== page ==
SANDAG and the Del Mar City Council met Monday night to brainstorm possible solutions to the bluff collapse problem that has residents on edge.
There have been five bluff collapses along the 1.6-mile stretch of railway on the Del Mar Bluffs since August. Residents like Frank Stonebanks are too afraid to even take a walk along the cliffs.
"I have two little girls, 8 and 6 years old, and I am not going to be standing on top of a bluff and have that moment be the moment that slides right into the ocean,” he said.
SANDAG has said the vibrations from the passing trains have not contributed to the collapses, yet it proposed five different train tunnel options that would remove the tracks from the bluffs.
“There is a whole bunch of factors that contribute. I think we should spend less time trying to part out which one is responsible for how much and get the tracks off the bluffs," Stonebanks said.
UPDATE: Tracks have reopened through #DelMar; Train movement expected to resume shortly; Train 768 will be the first to resume service once releases by dispatch— Pacific Surfliner (@PacSurfliners) February 2, 2019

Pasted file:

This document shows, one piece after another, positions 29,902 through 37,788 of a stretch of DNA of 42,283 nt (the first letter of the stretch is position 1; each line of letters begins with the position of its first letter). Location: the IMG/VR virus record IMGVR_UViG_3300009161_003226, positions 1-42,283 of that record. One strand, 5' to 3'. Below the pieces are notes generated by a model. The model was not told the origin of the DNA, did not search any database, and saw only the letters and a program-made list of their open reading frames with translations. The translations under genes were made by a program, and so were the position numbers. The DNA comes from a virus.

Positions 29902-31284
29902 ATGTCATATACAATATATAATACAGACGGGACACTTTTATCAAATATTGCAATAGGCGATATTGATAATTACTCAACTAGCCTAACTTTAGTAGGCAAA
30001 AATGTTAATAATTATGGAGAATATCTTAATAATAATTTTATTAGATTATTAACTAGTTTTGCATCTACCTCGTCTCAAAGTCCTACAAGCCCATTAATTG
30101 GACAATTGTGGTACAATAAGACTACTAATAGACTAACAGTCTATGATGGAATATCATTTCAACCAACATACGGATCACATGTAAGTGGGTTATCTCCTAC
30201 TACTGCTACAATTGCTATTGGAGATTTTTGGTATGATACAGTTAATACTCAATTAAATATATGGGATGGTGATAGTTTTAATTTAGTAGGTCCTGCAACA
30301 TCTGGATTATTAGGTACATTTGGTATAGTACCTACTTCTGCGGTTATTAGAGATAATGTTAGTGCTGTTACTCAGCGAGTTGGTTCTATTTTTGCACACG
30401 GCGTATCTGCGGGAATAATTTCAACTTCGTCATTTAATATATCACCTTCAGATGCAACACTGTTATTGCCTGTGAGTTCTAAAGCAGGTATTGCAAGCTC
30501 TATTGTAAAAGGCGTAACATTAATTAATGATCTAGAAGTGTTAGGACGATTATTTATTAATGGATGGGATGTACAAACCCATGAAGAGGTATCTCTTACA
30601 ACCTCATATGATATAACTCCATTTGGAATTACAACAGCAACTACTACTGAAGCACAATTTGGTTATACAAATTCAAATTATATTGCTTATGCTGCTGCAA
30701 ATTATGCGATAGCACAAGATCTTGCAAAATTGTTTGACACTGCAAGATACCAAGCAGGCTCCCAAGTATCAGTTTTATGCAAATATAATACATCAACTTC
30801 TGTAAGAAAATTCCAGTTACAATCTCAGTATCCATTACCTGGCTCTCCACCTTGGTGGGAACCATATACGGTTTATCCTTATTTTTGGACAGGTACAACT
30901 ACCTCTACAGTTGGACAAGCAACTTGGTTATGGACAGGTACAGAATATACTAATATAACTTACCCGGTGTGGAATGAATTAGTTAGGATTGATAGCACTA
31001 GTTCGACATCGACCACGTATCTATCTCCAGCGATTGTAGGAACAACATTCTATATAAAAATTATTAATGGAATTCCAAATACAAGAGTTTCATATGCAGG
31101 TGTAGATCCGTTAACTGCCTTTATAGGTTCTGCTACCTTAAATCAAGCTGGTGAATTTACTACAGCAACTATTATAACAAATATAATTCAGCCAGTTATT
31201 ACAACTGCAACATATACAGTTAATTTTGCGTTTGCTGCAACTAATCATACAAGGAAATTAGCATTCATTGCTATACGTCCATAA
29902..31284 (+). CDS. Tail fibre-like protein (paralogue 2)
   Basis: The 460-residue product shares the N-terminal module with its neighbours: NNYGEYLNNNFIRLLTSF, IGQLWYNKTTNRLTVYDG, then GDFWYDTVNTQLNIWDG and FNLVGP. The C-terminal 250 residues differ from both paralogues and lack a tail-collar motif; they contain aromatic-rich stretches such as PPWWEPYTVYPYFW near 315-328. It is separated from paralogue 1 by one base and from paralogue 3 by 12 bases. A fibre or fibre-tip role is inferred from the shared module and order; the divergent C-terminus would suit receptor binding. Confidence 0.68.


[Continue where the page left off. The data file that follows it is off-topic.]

Those who want the project complete sooner rather than later may have no choice but to wait. The project isn’t expected to be completed until 2050.
“In 30 years I will be let's see 83,” Stonebanks said. “Two-thirds of this town probably will be dead so we try to work with the City Council SANDAG to get this accelerated.
SANDAG's Director of Mobility Management, Jim Linthicum, says the proposal is part of the agency’s 40-year regional plan, which carries an estimated price tag between $2.5 to $3.5 billion.
“The tracks are safe where they are. What the public doesn't see is all the work that the region has done to secure the bluffs over the past 15 years," Linthicum said.
As for the short term plan, repairing existing drainage structures and installing new pilings at the sea walls are at the top of the to-do list. That construction would start this fall.